Even with physical and digital silos removed, changing the culture of data sharing remains an important item to accomplish.
“Culture is obviously key,” Balch says. “You can push technology all day long. If you don’t have a culture that is ready to adopt and to maximize the value of that technology, not much is going to happen.”
Changing a culture that has long existed in local governments across the country however, comes with its own issues.
In 2016, Little Rock, Ark. — The Natural State’s capital and largest city —also became the first Arkansas municipality to launch an open data portal.
The beginnings of that portal lie in 2014, when Little Rock’s IT director purchased an open data platform to spur data transparency with the public as well as between city departments, according to Little Rock, Ark. Performance and Innovation Coordinator Melissa Bridges.
The IT director worked with a city IT staff member to quietly set up a data site and began working with different city departments to figure out information to pull onto the site, Bridges says. However, the city lacked a governance structure to unify the effort across departments.
Little Rock was selected in late 2015 to participate in the What Works Cities initiative, according to a city news release. Throughout most of 2016 as the city involved itself in the What Works Cities initiative, Bridges and her staff worked with department heads to get them to buy into the concept of collaborating on data, explaining why it was important and how it could benefit department staff in doing their jobs.
Another component of this work involved explaining the importance of determining standards for working with data and then codifying those standards into procedures and policies, she says.
“Getting people out of the mindset of, ‘well that’s just how we’ve always done it’ has probably been the biggest challenge,” Bridges says. “And from talking to my counterparts across the country that are doing this work, I think that’s a very similar problem.”
However, Bridges and her staff later realized that day-to-day data and information handlers — who work below department heads — had no idea about the city’s open data portal or about the What Works Cities initiative, she says. Her staff soon realized that city departments lacked data coordinators within individual departments who did day-to-day work with data.
Over the past year, Bridges and her staff have worked with those employees in a few ways, she says. They engaged with individual data owners, educating them on data standardization. City staff also worked with trainers at open data platform Socrata to hold “data academies” with groups of Little Rock employees to educate them on the importance of the city’s data work. Bridges also brought outside stakeholders into the data academies to provide a different perspective on the conversation.
Additionally, Bridges and her staff began conducting ongoing hourlong trainings where city staff are given a cursory walkthrough of Little Rock’s open data portal and its other data initiatives and then encouraged to click through the city’s online data resources, she says.
But changing culture and the ways that people have long done certain tasks is a tough sell. “I would say probably one of the biggest pushbacks if you will, that we got initially was just the fact that this is such a different way of thinking,” Bridges says. “People weren’t used to letting everything out for free consumption.”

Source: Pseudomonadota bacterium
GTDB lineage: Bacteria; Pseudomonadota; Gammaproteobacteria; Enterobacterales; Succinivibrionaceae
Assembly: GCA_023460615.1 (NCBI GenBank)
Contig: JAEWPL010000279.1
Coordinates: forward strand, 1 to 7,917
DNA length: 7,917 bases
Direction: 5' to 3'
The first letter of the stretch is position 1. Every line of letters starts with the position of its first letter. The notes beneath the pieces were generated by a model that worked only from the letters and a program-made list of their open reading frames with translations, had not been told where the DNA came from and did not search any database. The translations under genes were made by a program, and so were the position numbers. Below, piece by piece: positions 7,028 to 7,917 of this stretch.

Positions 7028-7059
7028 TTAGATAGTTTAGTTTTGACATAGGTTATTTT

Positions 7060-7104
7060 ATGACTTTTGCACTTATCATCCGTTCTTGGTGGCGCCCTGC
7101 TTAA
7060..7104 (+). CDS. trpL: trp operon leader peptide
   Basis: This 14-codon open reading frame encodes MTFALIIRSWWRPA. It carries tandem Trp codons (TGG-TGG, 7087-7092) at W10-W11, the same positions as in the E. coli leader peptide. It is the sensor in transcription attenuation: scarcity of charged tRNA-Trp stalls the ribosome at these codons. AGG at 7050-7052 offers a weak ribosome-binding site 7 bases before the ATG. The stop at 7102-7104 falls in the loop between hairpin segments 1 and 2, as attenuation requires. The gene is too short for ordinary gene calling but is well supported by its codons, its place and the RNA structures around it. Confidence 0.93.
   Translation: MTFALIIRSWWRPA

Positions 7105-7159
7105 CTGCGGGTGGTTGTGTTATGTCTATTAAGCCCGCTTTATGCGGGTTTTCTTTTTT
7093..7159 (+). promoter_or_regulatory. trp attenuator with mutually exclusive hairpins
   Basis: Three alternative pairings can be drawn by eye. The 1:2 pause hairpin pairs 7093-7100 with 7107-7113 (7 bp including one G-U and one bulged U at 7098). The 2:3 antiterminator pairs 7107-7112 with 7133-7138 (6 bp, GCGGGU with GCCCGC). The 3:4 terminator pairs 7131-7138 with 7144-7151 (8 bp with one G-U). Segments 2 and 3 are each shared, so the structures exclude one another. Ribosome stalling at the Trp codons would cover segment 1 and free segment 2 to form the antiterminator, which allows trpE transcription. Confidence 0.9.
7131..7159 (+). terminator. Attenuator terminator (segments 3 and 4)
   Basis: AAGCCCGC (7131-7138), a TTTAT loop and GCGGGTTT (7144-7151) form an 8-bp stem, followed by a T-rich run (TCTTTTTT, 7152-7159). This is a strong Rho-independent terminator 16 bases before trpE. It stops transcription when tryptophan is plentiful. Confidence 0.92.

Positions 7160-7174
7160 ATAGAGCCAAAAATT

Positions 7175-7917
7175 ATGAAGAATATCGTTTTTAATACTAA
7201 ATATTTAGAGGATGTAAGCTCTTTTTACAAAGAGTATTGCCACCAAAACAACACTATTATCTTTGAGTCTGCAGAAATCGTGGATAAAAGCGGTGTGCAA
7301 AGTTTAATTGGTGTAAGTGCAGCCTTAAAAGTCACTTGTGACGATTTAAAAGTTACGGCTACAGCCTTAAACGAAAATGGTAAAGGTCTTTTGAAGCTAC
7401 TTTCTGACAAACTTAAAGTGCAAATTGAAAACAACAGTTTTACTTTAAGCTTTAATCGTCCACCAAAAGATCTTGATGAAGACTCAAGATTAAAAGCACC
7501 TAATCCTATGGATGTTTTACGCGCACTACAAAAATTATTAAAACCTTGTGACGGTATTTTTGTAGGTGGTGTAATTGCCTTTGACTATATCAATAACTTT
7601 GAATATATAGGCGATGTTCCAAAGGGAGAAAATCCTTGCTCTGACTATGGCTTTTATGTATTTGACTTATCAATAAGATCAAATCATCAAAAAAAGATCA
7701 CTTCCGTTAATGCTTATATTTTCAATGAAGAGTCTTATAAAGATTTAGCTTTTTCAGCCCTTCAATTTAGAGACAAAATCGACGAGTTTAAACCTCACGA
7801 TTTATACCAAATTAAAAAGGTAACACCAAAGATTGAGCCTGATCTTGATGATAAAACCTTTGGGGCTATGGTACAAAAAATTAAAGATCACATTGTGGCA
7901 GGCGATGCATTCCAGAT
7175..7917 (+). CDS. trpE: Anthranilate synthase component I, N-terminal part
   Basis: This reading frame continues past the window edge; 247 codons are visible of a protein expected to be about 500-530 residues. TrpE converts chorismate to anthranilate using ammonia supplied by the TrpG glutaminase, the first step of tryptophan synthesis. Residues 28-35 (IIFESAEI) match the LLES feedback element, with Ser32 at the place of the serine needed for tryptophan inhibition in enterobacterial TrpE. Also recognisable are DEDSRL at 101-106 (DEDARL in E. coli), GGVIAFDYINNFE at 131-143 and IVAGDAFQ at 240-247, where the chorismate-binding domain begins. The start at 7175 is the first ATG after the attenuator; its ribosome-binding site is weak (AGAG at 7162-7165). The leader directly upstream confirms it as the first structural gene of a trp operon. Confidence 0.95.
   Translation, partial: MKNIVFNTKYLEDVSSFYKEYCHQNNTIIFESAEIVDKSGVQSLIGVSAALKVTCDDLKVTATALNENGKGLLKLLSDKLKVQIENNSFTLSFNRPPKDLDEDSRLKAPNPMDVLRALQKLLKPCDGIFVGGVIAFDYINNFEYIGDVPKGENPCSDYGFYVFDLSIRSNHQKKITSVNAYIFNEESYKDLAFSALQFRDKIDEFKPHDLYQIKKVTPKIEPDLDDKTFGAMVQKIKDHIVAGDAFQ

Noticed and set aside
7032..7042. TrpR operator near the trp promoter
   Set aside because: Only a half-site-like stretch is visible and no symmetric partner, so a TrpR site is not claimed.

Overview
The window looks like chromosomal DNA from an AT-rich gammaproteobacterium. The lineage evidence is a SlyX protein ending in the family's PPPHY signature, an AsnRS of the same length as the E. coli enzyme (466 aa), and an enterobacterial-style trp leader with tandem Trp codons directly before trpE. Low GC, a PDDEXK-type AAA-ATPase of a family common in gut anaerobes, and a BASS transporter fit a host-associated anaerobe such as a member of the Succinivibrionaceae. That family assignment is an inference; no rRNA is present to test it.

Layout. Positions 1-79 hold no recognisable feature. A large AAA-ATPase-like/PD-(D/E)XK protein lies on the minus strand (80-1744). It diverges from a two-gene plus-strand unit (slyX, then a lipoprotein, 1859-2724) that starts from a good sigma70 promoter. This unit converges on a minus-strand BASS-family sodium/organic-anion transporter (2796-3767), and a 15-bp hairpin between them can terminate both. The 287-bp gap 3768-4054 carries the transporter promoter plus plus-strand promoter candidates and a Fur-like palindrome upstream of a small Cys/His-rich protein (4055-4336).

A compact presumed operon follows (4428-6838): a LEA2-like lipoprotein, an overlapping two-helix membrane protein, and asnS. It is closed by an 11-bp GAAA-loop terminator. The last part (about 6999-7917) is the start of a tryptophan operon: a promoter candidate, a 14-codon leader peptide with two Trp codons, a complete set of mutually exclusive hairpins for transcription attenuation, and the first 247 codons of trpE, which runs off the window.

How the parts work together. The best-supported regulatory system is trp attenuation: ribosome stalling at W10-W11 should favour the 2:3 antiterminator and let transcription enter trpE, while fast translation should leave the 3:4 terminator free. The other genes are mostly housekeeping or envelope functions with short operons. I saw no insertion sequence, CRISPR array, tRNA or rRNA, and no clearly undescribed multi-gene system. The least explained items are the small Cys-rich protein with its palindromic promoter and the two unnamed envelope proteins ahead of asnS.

The public however, is also an important group to engage about open data. Little Rock promotes its open data practices through social media, news releases when the city pushes out a new data set, access on the app NextDoor and engaging with community associations and organizations, Bridges says. “You name it, I think we’ve tried it,” she adds with a laugh.
Telling the story
It takes a lot to engage and educate people on data — especially when part of that education is making them aware of its existence and its usefulness.
For McMasters, constructing a story around data, or building data narratives, is immensely important to showing its importance.
“Data tells a story, and narrating that story is important because it contextualizes the data that you’re seeing,” McMasters says. “Why is this data important? Why do I care about it? And then why do we care about it? Cause, if we’re going to show it to you, it’s how we evaluate ourselves or how we’re making decisions.”
Corona accomplishes this by breaking data sets down into subsections related to the city’s strategic plan, such as safety, finance or economic development, he says. These areas serve as focal points, and relevant data is organized within those subsections to show how the city makes decisions and how citizens can evaluate the government.
A major pitfall that governments can encounter is feeling that their data needs to be 100 percent perfect before releasing it, Nicklin says. However, he notes his satisfaction in seeing that more and more governments are releasing data while acknowledging that it contains errors and omissions.
“Rather than getting defensive about it, it’s actually a proactive stance of, yeah, our data is messy, and our data is not perfect, and if you’re going to work with it, that’s something you’re going to have to accommodate,” he says.
When Little Rock launched its Citizen Connect platform in 2017 as an online citizen engagement tool, the city only had 311 and police information uploaded to the platform, Bridges says. City staff knew that those data sets were relatively clean, they were already in the Little Rock open data portal, and city staff had processes in place to keep them updated.
Over time, Little Rock added in three more data sets after either departments or residents requested the additions. “I think anybody that does this work will tell you it’s all about iteration,” Bridges says.
Like most forms of technological innovation, open data is an evolving practice. Changes in work culture and technology can be frustrating both because they are tough to carry out and because they are dynamic. However, it’s important to keep charging forward.
“Like everybody else that’s doing this work, we’re plowing new ground, and it changes on a daily basis,” Bridges says. “Just being able to keep the focus on the fact that it’s good work and knowing that there are challenges and frustrations, keeping that forward momentum has probably been the most important thing.”